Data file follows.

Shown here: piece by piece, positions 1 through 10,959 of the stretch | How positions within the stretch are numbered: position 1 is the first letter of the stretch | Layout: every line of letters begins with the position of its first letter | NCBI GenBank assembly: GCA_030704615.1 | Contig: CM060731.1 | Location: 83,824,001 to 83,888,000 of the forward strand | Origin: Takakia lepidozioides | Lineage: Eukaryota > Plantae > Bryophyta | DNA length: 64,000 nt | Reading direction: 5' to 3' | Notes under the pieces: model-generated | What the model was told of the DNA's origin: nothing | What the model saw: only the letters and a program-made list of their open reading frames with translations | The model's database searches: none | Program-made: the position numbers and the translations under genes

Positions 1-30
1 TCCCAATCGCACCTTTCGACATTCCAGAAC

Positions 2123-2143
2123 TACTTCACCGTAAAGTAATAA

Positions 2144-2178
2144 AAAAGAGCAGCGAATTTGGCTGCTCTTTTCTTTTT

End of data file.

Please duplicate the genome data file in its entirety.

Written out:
Shown here: piece by piece, positions 1 through 10,959 of the stretch | How positions within the stretch are numbered: position 1 is the first letter of the stretch | Layout: every line of letters begins with the position of its first letter | NCBI GenBank assembly: GCA_030704615.1 | Contig: CM060731.1 | Location: 83,824,001 to 83,888,000 of the forward strand | Origin: Takakia lepidozioides | Lineage: Eukaryota > Plantae > Bryophyta | DNA length: 64,000 nt | Reading direction: 5' to 3' | Notes under the pieces: model-generated | What the model was told of the DNA's origin: nothing | What the model saw: only the letters and a program-made list of their open reading frames with translations | The model's database searches: none | Program-made: the position numbers and the translations under genes

Positions 1-30
1 TCCCAATCGCACCTTTCGACATTCCAGAAC

Positions 2123-2143
2123 TACTTCACCGTAAAGTAATAA

Positions 2144-2178
2144 AAAAGAGCAGCGAATTTGGCTGCTCTTTTCTTTTT